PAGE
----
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Recent scholarship on the use of wikis in the writing classroom has uncovered mixed opinions concerning the platform’s efficacy. While some scholars tout the technology’s democratic and collaborative potentials (Barton, 2005; Garza & Hern, 2006), others doubt such technotopic rhetoric (Fernheimer et al., 2009; Lundin-Wilson, 2008). Such discussion is intrinsically linked to dialogues on “new media” and “technology-rich” instruction. A more specialized, and perhaps less discussed, subject emerging from this conversation is the online encyclopedia Wikipedia, which has been recognized by a handful of scholars as providing multiple opportunities for composition pedagogy (Alberti, 2010; Cummings, 2009; Hood, 2007; Moxley & Meehan, 2007; Purdy, 2009; Purdy, 2010; Sweeney, 2012). These scholars recognize that the encyclopedia has dramatically changed the way information is produced and disseminated in the twenty-first century and that engaging students in this type of online knowledge production is not only valuable from a pedagogical standpoint, but is also vital to their understanding of the digital environments in which they live, think, and write. Among other opportunities, the encyclopedia's public revision history offers composition students a chance to challenge the notion of the finished product (Hood, 2007; Purdy, 2009; Purdy, 2010). Such history allows students to deconstruct authority in public and "published" texts (Purdy, 2010). Finally, because the encyclopedia is built on the wiki platform, it can provide opportunities for collaboration and interaction with outside audiences (Moxley & Meehan, 2007). Despite this rich conversation, however, the discussion of actual pedagogical models in which to fully utilize these opportunities remains limited. In this webtext, I seek to address that need by offering data and analysis gathered from a pilot study that attempts to answer the following questions:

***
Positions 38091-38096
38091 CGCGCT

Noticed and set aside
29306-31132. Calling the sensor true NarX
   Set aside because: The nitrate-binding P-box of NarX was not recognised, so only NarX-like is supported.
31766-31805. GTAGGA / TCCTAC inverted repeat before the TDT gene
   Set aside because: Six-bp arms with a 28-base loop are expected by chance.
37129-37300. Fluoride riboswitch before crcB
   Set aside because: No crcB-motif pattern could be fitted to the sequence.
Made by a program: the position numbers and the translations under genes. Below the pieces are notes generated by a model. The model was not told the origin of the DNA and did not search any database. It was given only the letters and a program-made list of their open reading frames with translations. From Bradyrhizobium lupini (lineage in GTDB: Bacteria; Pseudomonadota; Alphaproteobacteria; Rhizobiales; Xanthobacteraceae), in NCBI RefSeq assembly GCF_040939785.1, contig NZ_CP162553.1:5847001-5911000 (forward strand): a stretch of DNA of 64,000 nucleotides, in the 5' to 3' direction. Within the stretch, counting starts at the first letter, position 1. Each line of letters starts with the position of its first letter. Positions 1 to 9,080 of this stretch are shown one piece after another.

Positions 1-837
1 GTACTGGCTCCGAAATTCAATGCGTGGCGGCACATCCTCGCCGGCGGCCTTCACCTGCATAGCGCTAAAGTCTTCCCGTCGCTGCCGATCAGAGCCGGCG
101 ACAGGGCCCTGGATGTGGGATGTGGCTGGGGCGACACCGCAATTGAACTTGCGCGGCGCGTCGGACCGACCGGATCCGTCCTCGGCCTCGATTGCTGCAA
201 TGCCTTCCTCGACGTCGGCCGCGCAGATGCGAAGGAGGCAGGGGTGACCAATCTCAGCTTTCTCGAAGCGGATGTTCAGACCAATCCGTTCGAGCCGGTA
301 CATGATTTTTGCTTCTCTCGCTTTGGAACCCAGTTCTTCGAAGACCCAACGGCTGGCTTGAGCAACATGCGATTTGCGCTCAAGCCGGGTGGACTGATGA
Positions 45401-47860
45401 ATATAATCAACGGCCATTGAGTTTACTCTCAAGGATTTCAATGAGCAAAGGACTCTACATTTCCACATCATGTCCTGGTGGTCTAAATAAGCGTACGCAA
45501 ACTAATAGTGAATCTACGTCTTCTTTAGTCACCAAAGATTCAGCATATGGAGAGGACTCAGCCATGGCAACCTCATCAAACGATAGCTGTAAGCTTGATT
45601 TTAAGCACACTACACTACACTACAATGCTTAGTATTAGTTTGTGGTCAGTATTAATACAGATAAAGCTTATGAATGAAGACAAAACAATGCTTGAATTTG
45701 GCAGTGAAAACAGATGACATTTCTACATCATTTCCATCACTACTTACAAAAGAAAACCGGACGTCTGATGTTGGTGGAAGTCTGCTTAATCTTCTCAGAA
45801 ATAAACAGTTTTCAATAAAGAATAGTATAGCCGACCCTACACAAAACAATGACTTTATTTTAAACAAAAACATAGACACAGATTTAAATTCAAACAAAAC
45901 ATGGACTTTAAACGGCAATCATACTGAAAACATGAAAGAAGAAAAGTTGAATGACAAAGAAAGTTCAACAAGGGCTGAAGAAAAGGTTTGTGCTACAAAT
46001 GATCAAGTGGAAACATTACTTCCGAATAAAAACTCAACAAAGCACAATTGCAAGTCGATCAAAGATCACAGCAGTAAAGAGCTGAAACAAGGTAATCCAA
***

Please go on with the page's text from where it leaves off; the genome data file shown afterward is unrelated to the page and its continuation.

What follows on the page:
• Can engaging students in online discourse—such as that made available by Wikipedia—fulfill traditional course competencies?
  • Does the encyclopedia actually provide opportunities, as suggested by Hood and Purdy, for students to learn about writing processes and to study and engage in writing as a social-collaborative act?
  • How do the presence of online audiences influence student writing?
  • Do students respond positively or negatively to this type of pedagogy?

In the following sections, I present the methodology and results of a study designed to answer these questions, as well as the assignment sequence model (assignment sheets, peer reviews, rubrics) which prompted them. I also share additional resources gained from my experience teaching the assignment. Student-composed Wikipedia articles, produced in the course of the study, can be accessed throughout these sections on the right-hand side. Ultimately, my findings suggest that writing in online venues such as Wikipedia allows students new opportunities to gain knowledge about writing processes and theories, new ways to engage with real, motivational audiences, and some limited experience collaborating with outside writing agents, all while fulfilling traditional course competencies.1

1. The author wishes to thank the following individuals for inspiration, guidance, and critical review of this piece in process: Albert Rouzie, Mara Holt, Jennie Nelson, Rachael Ryerson, Matthew Nunes, and Bryan Lutz.